As happened four years ago and four years before that, the presidential campaign is making clear the power of political money. There must be a better way.
In third quarter reports filed last week, candidates reported receiving a combined $144 million. That’s not the half of it. Federal law caps direct contributions to candidates at $2,700 per donor per election, but there’s no limit on donations to super PACs. That’s where the big money flows.
In the first half of the year, donors gave $211 million to political action committees established to benefit specific candidates, the vast majority of the money from a handful of rich donors. Among the many flaws in the system, outdated federal law doesn’t require people operating presidential super PACs to file disclosures for the second half of 2015 until the beginning of 2016.
The New York Times described that handful: 158 rich people and their families accounted for $176 million in the first half of this year. This, in a nation of 321 million people, and 220 million citizens of voting age.
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A mere 47 people have given $103 million to former Florida Gov. Jeb Bush’s super PAC, The Washington Post notes. Five have given $37 million to the committee established to help Texas Sen. Ted Cruz, and 16 donors accounted for $17 million to the committee to benefit Hillary Clinton.
A recent Bloomberg Politics poll found that 78 percent of Americans wish that courts would overturn Citizens United. With Congress in a state of gridlock, that won’t happen anytime soon, but progress still is possible.
The Times noted that more than 50 of the 158 are on the Forbes list of billionaires. One of them, Chicago hedge fund billionaire Kenneth C. Griffin, reportedly earns about $68.5 million a month. The $300,000 he gave to Republican presidential candidates is the equivalent of a typical wage earner donating $21.17.
Therein lies a solution.
The U.S. Supreme Court’s 2010 decision in Citizens United vs. Federal Election Commission and cases since then have allowed huge super PAC donations from rich individuals and corporations.
But as the nonpartisan Campaign Finance Institute in Washington, D.C., has noted, $10 and $25 in direct donations to candidates are a click away in the digital age.
Vermont Sen. Bernie Sanders, the Democratic presidential candidate who proudly proclaims that he neither has nor wants the help of a super PAC, has tapped a deep vein in donors who can give only a few dollars.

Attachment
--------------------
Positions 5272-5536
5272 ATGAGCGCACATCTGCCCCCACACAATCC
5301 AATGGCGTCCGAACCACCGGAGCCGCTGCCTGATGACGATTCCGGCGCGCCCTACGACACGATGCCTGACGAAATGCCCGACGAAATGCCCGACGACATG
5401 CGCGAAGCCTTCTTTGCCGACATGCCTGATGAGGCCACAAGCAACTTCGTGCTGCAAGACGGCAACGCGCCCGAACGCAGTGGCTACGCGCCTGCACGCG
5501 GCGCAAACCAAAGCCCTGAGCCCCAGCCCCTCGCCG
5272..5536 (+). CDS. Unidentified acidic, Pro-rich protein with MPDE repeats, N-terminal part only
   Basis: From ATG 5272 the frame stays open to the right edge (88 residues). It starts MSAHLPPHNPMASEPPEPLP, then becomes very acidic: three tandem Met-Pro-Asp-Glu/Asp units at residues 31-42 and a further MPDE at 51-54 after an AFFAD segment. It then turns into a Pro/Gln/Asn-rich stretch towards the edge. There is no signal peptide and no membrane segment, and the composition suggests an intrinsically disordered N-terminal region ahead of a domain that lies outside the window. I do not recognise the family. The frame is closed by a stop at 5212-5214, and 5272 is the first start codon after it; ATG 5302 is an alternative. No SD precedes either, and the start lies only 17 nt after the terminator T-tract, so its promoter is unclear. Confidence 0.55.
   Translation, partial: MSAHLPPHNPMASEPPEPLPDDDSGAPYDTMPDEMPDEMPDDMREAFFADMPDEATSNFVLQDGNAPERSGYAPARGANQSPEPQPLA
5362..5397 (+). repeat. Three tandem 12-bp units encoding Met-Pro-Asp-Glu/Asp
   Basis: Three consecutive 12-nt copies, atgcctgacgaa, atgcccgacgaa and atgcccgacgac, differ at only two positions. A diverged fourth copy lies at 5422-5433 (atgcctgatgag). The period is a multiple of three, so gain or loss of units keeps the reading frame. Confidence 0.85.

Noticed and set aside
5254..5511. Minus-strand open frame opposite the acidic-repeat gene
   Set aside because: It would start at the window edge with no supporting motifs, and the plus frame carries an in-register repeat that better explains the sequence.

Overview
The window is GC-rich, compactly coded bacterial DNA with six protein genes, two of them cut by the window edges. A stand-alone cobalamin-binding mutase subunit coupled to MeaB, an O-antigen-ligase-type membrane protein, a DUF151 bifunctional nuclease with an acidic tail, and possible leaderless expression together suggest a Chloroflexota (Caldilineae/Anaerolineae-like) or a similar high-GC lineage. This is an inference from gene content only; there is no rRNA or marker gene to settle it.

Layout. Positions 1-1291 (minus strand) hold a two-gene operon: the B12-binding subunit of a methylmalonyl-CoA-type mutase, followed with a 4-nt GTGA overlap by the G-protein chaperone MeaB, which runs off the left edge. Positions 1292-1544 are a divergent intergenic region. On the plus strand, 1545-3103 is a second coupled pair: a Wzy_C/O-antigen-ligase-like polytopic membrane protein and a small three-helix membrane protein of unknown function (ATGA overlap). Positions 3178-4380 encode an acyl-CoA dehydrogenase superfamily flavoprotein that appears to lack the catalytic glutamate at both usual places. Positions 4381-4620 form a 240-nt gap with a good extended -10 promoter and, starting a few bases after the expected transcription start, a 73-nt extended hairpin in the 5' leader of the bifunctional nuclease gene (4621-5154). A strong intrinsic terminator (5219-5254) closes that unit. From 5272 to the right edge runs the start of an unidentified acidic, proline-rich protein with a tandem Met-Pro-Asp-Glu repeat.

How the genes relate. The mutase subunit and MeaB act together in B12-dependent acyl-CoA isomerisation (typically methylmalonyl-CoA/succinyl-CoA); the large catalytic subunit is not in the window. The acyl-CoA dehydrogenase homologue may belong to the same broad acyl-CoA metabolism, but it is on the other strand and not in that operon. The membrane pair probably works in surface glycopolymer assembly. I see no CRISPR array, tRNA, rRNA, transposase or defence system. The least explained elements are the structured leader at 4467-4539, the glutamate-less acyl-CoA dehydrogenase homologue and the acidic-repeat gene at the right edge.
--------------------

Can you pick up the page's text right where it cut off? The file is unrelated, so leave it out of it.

In his disclosure filed Thursday, Sanders reported raising nearly $40 million for his presidential campaign through the end of September. Of that, $33.6 million, or 84 percent, came in donations of $200 or less, according to the FEC.
By contrast, Clinton raised $77 million in that time. Donors giving $200 or less accounted for 20 percent of her contributions, or $16 million.
On the GOP side, Ben Carson reports receiving $23.5 million in donations of $200 or less out of the $31 million he has raised, or 74 percent. Bush has raised $24 million, but only $1.4 million from small dollar donors.
A recent Bloomberg Politics poll found that 78 percent of Americans want the courts to overturn Citizens United. With Congress in gridlock, that won’t happen anytime soon, but progress still is possible.
Rep. John Sarbanes, D-Md., has proposed legislation to encourage small-dollar donors by granting them a $25 tax credit and by matching small donations with federal funds. Even if Congress won’t approve it, perhaps states could consider such an idea.
In California, campaign finance experts are contemplating a promising initiative for 2016 that would overhaul the state’s campaign finance system and make the process significantly more transparent.
Meanwhile, people of modest means who become enamored of a candidate can hit the donate button. Unlike a $68 million-a-month hedge fund mogul who gives $300,000, they probably won’t get face time with candidates. But as Carson and Sanders are proving, $21.17 here and $21.17 there, and pretty soon you’re talking real money.